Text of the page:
May 30, 2024

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Pills or herbs? Traditional medicine in modern age

3 min read

KUWAIT: Ever wondered why the homemade remedies passed down by our grandparents are still used in the modern age, despite advancements in technology and medicine? The World Health Organization (WHO) found that 88 percent of countries worldwide use traditional methods like indigenous medicines, herbal remedies, and acupuncture for healing purposes. This trust in traditional medicine, also known as folk or complementary and alternative medicine, is driven by the belief in the safety of its natural ingredients, compared to the chemical components of contemporary medicine.

Less side effects

Surprisingly, this belief isn’t limited to patients alone; even doctors specializing in modern medicine shared it. “Ninety percent of traditional medicine lacks any side effects… relying on it, especially in cases of chronic diseases, can be much safer than modern medicine,” noted Dr. Hamed Hefiela, a consultant in Internal Medicine and Cardiology. Additionally, WHO has endorsed this belief, recognizing the health benefits of traditional medicine and its minimal side effects compared to chemical pills. This makes traditional medicine a perfect approach in addressing pre-disease cases, which represent medical conditions existing between illness and optimal health.

Dr. Hefiela explained that since these conditions do not entirely meet the criteria for diagnosable illness, modern doctors prefer to refrain from prescribing chemical medications that could potentially worsen the situation by harming other organs in the body. Instead, they prescribe medicinal herbs, aiming to provide safer and more gentle interventions for patients.

Originating from nature

Jawad Al-Rashed, specializing in herbal medicine, and known as Hakeem (a title equivalent to a doctor in traditional medicine) attributed the effectiveness of herbal medicines to centuries of accumulated wisdom and observations. Referring to it as “The green pharmacy,” he elaborated, “It encompasses secrets and healing properties that were acquired through observation of animals’ behavior.” One intriguing example he mentioned involves snakes, which experience temporary blindness upon emerging from hibernation. They have been observed rubbing against a plant known as “fennel” to restore their vision, a discovery which led to the understanding that fennel plants could be used to improve human sight.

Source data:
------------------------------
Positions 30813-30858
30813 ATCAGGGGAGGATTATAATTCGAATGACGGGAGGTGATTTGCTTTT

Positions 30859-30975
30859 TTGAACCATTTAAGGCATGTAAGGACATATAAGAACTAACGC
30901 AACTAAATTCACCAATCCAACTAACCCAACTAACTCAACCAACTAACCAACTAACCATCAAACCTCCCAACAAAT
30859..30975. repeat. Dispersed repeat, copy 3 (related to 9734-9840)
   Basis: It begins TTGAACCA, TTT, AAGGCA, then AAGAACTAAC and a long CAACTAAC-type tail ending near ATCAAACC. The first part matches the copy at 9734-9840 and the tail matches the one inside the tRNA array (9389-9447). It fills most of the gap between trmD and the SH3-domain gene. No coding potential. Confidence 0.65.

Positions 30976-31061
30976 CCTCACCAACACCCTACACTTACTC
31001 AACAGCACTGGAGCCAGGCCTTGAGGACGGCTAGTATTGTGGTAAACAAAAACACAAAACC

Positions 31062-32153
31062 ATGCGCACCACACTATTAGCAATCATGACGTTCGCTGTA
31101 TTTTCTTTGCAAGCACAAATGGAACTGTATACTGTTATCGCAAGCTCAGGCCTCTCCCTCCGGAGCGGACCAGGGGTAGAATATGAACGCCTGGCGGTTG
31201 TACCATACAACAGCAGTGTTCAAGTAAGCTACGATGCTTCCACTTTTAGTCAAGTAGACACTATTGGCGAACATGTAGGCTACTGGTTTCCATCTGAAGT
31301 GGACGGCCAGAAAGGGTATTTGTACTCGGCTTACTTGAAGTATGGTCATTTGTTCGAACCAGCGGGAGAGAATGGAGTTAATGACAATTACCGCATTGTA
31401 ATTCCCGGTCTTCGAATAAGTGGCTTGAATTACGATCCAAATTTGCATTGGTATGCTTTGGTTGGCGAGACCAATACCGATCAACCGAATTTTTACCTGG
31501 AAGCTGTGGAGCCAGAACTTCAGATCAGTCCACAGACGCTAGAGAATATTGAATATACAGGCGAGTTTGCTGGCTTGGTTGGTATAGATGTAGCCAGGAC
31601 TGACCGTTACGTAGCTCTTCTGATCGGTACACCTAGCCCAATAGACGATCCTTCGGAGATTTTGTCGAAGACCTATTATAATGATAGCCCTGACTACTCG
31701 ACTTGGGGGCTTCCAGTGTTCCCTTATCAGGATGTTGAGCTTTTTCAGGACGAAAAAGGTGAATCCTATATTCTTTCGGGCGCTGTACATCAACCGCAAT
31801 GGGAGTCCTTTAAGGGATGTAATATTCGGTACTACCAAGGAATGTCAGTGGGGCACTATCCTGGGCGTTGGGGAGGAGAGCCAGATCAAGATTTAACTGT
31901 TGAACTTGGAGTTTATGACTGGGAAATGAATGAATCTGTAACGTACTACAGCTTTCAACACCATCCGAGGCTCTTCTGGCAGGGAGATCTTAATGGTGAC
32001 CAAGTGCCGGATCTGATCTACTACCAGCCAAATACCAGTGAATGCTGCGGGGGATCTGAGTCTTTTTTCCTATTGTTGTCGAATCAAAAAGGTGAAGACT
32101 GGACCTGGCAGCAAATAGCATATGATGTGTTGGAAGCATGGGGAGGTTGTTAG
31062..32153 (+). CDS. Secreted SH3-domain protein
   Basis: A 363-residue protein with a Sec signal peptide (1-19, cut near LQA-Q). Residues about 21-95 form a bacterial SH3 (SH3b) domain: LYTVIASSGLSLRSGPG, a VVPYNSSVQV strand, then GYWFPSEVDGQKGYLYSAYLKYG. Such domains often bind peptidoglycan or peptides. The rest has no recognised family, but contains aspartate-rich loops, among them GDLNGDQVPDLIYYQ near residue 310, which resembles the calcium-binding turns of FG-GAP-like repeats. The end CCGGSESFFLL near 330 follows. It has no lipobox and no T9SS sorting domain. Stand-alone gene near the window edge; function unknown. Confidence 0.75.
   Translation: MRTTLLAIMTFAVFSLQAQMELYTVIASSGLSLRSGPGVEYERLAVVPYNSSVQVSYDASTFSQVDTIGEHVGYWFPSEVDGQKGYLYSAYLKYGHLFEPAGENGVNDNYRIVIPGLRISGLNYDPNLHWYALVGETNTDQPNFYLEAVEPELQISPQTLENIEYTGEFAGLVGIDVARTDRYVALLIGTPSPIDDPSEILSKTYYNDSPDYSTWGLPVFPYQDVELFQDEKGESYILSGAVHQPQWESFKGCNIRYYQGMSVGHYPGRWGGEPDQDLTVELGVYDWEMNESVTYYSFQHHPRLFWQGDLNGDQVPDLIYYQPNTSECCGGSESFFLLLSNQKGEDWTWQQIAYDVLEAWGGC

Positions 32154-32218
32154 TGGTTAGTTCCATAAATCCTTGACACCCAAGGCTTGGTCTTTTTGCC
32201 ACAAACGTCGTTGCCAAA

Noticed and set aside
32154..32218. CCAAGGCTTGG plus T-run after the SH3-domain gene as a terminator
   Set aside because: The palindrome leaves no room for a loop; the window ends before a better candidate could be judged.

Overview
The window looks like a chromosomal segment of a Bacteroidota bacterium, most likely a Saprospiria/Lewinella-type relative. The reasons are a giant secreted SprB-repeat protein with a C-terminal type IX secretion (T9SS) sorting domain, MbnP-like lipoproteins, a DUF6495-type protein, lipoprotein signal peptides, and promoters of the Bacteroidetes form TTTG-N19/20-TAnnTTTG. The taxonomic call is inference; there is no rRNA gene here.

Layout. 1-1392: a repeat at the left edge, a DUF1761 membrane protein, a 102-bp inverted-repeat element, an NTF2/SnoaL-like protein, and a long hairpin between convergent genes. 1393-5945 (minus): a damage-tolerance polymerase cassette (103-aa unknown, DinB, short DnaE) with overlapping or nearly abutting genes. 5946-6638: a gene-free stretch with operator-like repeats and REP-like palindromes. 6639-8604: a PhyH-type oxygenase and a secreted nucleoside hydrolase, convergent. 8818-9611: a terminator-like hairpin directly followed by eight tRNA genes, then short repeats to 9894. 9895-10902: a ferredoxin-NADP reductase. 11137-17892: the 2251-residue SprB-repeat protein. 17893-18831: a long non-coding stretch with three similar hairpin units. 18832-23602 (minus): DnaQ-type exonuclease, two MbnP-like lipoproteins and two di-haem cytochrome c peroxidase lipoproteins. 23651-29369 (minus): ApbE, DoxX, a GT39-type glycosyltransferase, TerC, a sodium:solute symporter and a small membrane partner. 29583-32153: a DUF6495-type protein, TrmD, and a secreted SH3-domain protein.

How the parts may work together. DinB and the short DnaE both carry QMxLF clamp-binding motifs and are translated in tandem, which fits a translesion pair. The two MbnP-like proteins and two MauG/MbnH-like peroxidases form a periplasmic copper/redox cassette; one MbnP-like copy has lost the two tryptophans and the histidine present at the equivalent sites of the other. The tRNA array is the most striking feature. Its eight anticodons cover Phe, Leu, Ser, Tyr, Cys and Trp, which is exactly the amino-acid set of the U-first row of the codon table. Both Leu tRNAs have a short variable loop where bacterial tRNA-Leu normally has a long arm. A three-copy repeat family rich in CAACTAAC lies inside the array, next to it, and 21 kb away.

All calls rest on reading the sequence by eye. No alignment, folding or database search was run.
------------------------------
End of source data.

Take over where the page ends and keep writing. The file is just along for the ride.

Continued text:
The strong connection between traditional medicine and nature seems to be the reason why the human body can more easily absorb natural remedies compared to chemical medications. This idea, shared by Hefiela, explains why many modern medicines still use natural ingredients to aid in the absorption process. It’s even supported by WHO, which says, “around 40 percent of pharmaceutical products today draw from nature and traditional knowledge, including landmark drugs.”

Incompatible role

Despite its proven record in treating diseases, traditional medicine often falls short in providing accurate diagnoses of diseases. Therefore, before seeking treatment, Rashed advocated for always consulting modern medical professionals and hospitals due to the accessibility of advanced diagnostic technologies. Following that, he suggested that the choice between traditional and modern medications should be based on individual preferences.

Yet, according to Hefiela, patients have no choice when it comes to later stages of medical conditions such as heart disease, diabetes, or hypertension, as he warned. “While traditional medicine remains very useful in supporting the treatment of already diagnosed cases, it cannot work alone in critical situations,” he explained. He further clarified that he would never advise a patient in the advanced stages of any disease to discontinue their chemical medications in favor of herbal medicine. “It happened once with a diabetic case that I witnessed myself, which went into a diabetic coma from stopping insulin and relying solely on herbs,” he noted.

Both Hefiela and Rashed are in agreement that traditional medicine still requires further research studies and supportive experiments to become more reliable in the modern age. Rashed expressed confidence, stating, “If more successful experiences were proven, traditional medicine will undoubtedly prevail over any other form of medicine.” Hefiela additionally recommended the integration of a specific department for studying traditional medicine within medical colleges. This approach would allow doctors and patients to choose their desired treatment method, providing more options and autonomy in healthcare decisions.


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